This talk explores how the global history of the Cold War played out through two semi-secretive technological projects of the period. The first was the attempt, during the 1950s and 1960s, to overcome massive communications failures in the Canadian North – naturally-occurring radio blackouts that would mask incoming ICBMs and disrupt shortwave technologies. The talk traces how these failures helped define the “hostile natures” of the Cold War, as well as Canada’s cultural anxieties and geo-political vulnerabilities during the period. The talk’s second focus is the late 1960s, where it traces the “supergun” projects of Gerald Bull, the former McGill professor turned international arms dealer. Bull’s ambiguous inventions – gargantuan cannons initially designed to launch probes into space – straddled the line between scientific instruments and illicit weaponry. Conceived in Montreal, deployed in Barbados, redesigned and sold to South Africa, and eventually enlarged and destined for Saddam Hussein’s Project Babylon, they would ultimately lead to Bull’s assassination at the hands of government agents outside his Brussels apartment. Contrasting the two episodes, the talk illustrates the crucial historical and geographical connections between Canadian science and technology and the broader, global contours of the Cold War.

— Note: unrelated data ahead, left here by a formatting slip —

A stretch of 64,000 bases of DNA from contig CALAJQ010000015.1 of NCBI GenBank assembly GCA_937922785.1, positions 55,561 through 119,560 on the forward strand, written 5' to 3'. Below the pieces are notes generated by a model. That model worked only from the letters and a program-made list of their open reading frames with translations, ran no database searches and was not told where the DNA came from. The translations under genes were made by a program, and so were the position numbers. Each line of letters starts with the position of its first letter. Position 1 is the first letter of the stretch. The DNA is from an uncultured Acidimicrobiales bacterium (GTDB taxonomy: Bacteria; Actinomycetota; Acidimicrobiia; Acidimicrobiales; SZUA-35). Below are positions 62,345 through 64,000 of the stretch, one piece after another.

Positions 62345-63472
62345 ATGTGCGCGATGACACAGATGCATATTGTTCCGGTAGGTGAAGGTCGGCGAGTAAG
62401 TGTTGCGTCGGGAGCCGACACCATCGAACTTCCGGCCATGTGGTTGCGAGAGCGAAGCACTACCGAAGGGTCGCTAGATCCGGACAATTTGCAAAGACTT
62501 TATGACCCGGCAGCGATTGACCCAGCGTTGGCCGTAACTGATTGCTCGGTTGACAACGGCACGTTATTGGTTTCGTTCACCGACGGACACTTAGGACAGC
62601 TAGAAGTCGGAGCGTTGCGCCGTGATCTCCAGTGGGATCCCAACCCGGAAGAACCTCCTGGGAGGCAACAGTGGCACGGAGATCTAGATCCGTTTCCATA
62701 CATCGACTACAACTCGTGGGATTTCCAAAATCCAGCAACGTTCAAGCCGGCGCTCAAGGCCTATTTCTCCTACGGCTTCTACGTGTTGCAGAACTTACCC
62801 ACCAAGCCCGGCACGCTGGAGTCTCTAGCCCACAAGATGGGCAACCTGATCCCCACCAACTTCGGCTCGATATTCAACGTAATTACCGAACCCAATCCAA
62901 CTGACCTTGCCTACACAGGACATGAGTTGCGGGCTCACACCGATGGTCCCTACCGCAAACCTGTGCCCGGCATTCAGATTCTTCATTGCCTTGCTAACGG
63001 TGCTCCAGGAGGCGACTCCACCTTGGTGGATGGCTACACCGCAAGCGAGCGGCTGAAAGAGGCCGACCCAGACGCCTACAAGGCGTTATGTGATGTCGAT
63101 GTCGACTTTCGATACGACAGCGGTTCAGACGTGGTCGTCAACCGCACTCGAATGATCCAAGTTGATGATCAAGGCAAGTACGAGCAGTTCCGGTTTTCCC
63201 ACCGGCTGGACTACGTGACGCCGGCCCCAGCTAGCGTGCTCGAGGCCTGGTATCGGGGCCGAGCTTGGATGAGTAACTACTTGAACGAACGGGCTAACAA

Back to All Events
Earlier Event: March 8Histories on the Edge: "Theaters of Machines: Reimagining Histories of Technology and the Self"
Later Event: May 12Robots, Automation, and the Myths of Technology